The great promise of the World Wide Web is that it allows people all over the world to communicate with each other in ways that were simply inconceivable even twenty years ago. Now, that phrase or its derivatives have been uttered so often that they've become a cliche's cliche. This is largely because the promise of the Internet and the Web remains unfulfilled.
Email, instant messaging, Voice Over IP (VOIP), web pages and web browsers, distributed computing…fabulous inventions all, each and every one of which would, if invented at any other time, be enough to incite a revolution in human affairs. Or, failing that, be considered pretty darn spiffy.
But email has been taken over by spam (it accounts for between fifty and eighty-five percent of all email traffic), VOIP has never caught on, instant messaging is (increasingly less-)sparingly used by people over thirty and hasn't really caused much change even for people who use it every day, SETI@Home still hasn't found any signs of extraterrestrial life despite being by far the most popular distributed-computing application, and Wired magazine recently compared Internet Explorer, the massively-dominant browser with around a 90% market share, to "a third world bus depot, the gathering point for a crush of hawkers, con artists, and pickpockets."
Sure, there are signs of hope: the incontestable superior to IE, Mozilla's Firefox, is spreading like (ahem) wildfire, gobbling up several percent of the browser market in a few short months; VOIP is still around and its moment may yet come; and spam is at long last being defended against.
But for my money, the most significant reason to hope that the promise of the Internet and of the Web - the difference between the two is that the Web runs on top of the Internet, and is constituted by web pages; file-sharing, etc, is largely done over the Internet itself, as is email, instant messaging and VOIP - one of the most impressive, democratic, altruistic, unimpeachably awesome uses of the Web that I have seen in a long time (this is what actual journalists call "burying the lede") is MIT's OpenCourseWare initiative.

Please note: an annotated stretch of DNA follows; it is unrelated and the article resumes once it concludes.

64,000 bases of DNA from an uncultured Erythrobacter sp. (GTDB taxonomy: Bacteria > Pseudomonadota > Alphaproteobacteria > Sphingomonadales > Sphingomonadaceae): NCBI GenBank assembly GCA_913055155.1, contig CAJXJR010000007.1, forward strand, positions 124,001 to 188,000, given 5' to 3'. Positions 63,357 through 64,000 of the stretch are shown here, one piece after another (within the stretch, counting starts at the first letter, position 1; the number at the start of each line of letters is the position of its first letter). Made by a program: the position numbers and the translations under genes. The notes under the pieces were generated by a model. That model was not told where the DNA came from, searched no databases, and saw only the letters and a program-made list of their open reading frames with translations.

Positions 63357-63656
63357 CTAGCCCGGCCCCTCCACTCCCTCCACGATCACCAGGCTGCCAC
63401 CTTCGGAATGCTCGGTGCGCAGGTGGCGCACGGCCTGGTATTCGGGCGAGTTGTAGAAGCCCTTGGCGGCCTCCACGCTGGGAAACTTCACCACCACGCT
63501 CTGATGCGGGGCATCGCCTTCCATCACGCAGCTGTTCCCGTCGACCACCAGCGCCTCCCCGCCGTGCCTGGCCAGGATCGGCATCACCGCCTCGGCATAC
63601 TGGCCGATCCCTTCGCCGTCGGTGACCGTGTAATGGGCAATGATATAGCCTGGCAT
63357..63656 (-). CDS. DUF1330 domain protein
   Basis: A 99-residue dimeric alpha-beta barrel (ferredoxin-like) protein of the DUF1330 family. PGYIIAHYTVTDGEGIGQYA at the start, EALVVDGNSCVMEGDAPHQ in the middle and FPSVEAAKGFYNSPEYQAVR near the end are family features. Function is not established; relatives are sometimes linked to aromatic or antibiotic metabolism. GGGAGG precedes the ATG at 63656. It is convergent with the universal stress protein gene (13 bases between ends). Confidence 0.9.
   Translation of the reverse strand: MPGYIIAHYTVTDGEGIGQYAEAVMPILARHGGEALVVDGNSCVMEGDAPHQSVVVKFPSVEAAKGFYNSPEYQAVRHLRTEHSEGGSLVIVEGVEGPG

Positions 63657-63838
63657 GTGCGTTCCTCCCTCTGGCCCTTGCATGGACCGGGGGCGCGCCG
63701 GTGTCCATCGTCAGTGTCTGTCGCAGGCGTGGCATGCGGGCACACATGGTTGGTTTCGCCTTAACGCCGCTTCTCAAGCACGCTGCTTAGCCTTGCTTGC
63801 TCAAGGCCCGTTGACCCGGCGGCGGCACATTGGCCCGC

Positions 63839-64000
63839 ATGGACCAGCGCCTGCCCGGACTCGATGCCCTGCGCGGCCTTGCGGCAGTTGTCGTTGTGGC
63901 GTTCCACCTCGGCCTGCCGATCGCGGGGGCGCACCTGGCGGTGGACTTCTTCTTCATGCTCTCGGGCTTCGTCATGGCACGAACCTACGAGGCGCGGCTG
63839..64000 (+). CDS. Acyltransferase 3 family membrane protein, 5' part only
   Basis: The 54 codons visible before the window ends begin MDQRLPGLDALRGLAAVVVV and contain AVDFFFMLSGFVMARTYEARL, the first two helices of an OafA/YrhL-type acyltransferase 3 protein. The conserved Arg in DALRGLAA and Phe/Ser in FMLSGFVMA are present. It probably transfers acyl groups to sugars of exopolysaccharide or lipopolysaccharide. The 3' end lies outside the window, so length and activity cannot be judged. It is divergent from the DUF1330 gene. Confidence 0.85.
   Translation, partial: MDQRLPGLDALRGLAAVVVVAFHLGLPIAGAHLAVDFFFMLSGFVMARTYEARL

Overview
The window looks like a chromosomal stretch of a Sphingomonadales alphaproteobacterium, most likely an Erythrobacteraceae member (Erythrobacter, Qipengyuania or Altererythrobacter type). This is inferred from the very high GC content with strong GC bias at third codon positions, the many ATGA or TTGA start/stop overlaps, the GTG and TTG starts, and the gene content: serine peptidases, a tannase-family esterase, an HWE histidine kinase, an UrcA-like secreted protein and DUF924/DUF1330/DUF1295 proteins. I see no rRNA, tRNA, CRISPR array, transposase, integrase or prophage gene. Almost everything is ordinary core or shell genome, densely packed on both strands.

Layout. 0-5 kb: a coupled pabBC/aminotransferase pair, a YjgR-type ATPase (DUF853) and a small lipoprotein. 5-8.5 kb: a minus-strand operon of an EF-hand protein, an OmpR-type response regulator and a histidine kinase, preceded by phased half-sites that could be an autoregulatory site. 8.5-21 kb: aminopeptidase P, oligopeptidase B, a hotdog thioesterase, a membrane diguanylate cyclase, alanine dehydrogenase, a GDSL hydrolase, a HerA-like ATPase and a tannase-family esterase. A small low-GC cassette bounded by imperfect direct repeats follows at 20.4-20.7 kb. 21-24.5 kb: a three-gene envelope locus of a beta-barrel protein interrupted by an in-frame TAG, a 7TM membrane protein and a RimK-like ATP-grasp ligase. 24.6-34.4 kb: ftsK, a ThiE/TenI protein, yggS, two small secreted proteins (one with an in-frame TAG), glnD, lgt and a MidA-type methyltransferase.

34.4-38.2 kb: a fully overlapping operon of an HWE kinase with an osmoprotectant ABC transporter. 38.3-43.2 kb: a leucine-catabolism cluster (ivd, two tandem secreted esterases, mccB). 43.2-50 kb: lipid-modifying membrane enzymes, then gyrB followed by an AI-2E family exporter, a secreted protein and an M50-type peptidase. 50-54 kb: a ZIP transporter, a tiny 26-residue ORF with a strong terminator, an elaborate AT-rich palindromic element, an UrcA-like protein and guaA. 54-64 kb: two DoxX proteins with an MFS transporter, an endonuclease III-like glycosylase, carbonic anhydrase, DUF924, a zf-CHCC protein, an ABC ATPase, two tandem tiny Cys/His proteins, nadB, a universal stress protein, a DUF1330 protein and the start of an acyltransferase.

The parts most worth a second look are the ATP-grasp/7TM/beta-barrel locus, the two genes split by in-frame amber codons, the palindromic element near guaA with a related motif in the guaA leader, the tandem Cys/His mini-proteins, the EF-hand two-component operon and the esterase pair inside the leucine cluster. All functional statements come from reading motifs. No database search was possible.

The idea is to take every single one of the 2,000+ courses offered at MIT - undergraduate and graduate - and make them available online, free of charge, for anyone and everyone who wants to access them. While these resources are obviously not comparable to an actual MIT education, the wealth of information offered and learning made possible is truly staggering. Want to learn about linear algebra? You can do the assignments, or even watch lecture videos. Artificial Intelligence? You can take the exams, or browse through the tools section, which contains Java applets demonstrating various types of AI programs. Read the lecture notes for a history class on the technologies of word from 1450-2000, or for a graduate-level introduction to plasma physics. You can even do the readings for a literature course on the end of nature.
That a major elite institution such as MIT has decided that the best use of its substantial intellectual property (that is, the knowledge and teachings of its professors, many of whom are the most eminent experts on the planet in their fields of study) is to make it free and available to all is, to me, one of the most glorious developments in the history of the Internet.
Along with online pizza ordering.